Towards a Critical Architectural History…

Towards a Critical Architectural History: Architecture, History and Theory?

Session chairs:

Stina Hagelqvist, PhD, Dept. of Art History, Stockholm University, stina.hagelqvist@arthistory.su.se +46702385753

Catharina Nolin, Associate professor, Dept. of Art History, Stockholm University, catharina.nolin@arthistory.su.se, +468164715

Presentations:

The Svensk stad Project – social ecological and art historical investigation about the Swedish 19th century town.

Anders Dahlgren, Dept. of Cultural Sciences/Art History and Visual Studies, Gothenburg University, anders.dahlgren@gu.se

This paper is about the concept of social ecology (social ekologi) that was used in Svensk stad project to expand the art historical analysis. What was meant by social ecology? How was it used and how did it influence the choice of study objects, case studies and the understanding of architecture and its role in society?

Svensk stad was a trans-disciplinary project, lead by Gregor Paulsson (1889-1977), with the intention to analyze the Swedish 19th century town – its environments, buildings, and domestic objects, the public and private life of its inhabitants. The theoretical perspective in Svensk stad is described in the preface as combining the art historical “data” about city plans, buildings and design objects on the one hand and statistical, economic historical and ecological on the other (Paulsson, 1950, p. VIII-IX). The idea was to relate art historical objects to their environments and to understand their functions within it.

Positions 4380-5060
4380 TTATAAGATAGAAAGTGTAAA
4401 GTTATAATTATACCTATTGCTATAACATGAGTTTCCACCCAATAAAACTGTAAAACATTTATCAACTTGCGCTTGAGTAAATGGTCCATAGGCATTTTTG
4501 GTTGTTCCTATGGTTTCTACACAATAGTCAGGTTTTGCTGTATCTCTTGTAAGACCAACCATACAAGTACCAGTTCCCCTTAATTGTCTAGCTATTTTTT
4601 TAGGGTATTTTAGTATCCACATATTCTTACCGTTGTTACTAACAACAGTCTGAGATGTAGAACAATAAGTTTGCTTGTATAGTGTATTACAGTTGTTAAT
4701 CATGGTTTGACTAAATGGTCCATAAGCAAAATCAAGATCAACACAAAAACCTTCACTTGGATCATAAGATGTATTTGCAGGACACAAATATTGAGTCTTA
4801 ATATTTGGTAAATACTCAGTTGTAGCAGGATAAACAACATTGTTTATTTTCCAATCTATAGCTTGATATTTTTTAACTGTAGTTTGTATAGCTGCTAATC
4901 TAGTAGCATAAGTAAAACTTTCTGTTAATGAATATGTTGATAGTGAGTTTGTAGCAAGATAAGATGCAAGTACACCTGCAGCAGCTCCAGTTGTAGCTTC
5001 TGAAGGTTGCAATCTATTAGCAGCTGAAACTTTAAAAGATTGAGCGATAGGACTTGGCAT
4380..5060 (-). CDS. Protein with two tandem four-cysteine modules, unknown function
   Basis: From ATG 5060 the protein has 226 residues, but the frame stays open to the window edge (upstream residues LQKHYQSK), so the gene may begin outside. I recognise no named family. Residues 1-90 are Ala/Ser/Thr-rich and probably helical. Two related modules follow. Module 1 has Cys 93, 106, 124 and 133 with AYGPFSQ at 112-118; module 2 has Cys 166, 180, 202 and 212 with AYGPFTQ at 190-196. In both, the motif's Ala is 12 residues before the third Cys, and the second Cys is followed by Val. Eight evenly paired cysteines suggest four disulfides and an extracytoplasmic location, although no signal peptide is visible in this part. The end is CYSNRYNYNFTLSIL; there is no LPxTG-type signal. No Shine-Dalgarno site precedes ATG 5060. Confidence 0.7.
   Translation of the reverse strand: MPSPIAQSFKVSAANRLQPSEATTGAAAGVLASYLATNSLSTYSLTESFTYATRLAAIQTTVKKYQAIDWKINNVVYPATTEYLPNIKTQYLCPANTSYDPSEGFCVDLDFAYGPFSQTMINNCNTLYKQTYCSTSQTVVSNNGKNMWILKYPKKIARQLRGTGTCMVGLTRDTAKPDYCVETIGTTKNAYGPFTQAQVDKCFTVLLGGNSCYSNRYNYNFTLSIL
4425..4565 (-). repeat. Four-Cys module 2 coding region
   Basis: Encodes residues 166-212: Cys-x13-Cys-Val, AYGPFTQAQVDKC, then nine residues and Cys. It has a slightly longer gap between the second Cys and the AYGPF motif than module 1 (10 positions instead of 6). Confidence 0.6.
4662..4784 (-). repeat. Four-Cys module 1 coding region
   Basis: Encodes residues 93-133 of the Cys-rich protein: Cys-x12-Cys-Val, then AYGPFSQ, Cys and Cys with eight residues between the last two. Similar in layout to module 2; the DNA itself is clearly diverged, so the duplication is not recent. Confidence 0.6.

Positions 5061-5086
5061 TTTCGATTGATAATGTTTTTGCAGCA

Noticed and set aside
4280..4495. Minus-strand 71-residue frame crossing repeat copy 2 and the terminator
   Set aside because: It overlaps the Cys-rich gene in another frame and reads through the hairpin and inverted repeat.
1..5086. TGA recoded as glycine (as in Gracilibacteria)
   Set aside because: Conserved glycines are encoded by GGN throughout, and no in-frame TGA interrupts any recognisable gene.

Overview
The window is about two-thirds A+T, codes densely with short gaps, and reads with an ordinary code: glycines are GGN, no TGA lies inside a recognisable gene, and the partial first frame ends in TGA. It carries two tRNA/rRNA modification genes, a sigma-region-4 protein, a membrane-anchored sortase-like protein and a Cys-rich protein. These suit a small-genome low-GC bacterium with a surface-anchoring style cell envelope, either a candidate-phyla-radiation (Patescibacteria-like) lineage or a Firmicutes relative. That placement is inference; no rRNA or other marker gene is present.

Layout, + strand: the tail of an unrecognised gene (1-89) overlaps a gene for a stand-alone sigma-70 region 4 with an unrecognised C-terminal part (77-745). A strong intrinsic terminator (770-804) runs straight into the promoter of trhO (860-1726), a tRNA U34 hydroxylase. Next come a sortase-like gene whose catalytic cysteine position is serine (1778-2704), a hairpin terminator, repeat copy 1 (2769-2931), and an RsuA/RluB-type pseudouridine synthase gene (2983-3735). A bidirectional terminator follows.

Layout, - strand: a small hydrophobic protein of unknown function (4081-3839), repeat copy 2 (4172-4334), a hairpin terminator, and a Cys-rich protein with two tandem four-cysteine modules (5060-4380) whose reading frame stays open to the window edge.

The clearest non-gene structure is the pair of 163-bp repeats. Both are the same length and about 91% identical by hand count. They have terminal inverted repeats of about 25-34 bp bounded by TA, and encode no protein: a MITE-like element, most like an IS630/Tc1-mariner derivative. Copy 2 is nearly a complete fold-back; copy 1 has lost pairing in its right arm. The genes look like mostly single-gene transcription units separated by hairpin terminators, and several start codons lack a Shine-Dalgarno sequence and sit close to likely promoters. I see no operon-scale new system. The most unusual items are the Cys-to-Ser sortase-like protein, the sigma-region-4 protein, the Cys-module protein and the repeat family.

The theory and method used in Svensk stad were partly built on earlier writings from Paulsson but were further developed through a close collaboration with the sociologist and ethnologist Börje Hanssen (1917-1979). Hanssen dedicated himself to working with the social ecological perspective, which according to him “should be classified as an independent research discipline” (Hanssen, 2010, p. 12).

Interestingly enough, an in-depth explanation of the social ecology is not to be found in Svensk stad. I will consult other published and unpublished texts by Gregor Paulsson and Börje Hanssen as well as correspondence between the two scholars in order to reach a profound understanding of the theory of social ecology and the research method in Svensk stad.

Hanssen, Börje, Åter till Österlen: en tidig mikrohistoria : agrar- och socialhistoriska texter i urval med en inledande biografi av Anders Perlinge, Enheten för de areella näringarnas historia (ANH), Stockholm, 2010.